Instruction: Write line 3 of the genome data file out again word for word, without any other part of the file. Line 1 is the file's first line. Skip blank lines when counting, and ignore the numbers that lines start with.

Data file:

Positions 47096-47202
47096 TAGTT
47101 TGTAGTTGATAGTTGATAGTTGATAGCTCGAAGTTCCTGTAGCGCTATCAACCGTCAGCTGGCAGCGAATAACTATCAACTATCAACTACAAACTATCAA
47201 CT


47101 TGTAGTTGATAGTTGATAGTTGATAGCTCGAAGTTCCTGTAGCGCTATCAACCGTCAGCTGGCAGCGAATAACTATCAACTATCAACTACAAACTATCAA